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prayer2411I read about a family that traditionally began the evening meal with a prayer of thanks. When they were old enough, they began letting the children say the meal prayer. At first, they would ask for a pony, a new bike, etc., but they soon learned the more important things which should be included in the prayer.

One Thanksgiving, they had the whole family over. The nine-year-old son wanted to say the prayer. It went like this:

"Heavenly Father, we thank Thee for the turkey, the rolls, the mashed potatoes, the red jiggly stuff, and the bread stuff even though I don't like it. We ask that You not let us choke on this food."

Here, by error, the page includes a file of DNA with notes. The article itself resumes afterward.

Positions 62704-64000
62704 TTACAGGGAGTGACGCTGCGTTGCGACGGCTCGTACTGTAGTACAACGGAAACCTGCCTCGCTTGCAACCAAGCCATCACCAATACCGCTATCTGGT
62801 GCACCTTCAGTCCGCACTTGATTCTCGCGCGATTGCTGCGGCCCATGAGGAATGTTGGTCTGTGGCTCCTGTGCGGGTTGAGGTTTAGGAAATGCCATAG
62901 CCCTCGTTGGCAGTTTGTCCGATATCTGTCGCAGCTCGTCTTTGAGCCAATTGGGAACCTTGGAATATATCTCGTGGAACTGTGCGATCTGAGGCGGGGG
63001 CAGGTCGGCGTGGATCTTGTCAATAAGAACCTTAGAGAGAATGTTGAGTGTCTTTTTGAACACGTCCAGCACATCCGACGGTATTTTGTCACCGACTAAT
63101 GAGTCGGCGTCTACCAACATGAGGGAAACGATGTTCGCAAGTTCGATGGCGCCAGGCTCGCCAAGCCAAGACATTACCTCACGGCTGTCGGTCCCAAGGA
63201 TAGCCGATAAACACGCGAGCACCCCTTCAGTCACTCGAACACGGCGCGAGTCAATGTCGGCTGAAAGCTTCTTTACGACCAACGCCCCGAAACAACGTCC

You have to admire the honesty of that little boy, and I also admire those parents who have instilled in their children an attitude of being thankful for everything. And yet, I wonder how often we adults struggle with the same thing. Tomorrow, those of us who celebrate Thanksgiving in this country will take time to be thankful for many things -- our family, our food, our homes, the freedoms we enjoy in this country and many other things.

But I wonder how many of us will include in our prayer of thanksgiving a thankfulness for the things we "don't like" -- the sicknesses of the past year, the financial struggles, the people we have trouble getting along with.

Paul said we are to be "giving thanks always for ALL things to God the Father in the name of our Lord Jesus Christ." (Eph. 5:20). That includes the "various trials" we face (James 1:2) that strengthen us and help us to grow to maturity.

This Thanksgiving, may you truly be thankful for ALL things (even the yucky red jiggly stuff!).

Alan Smith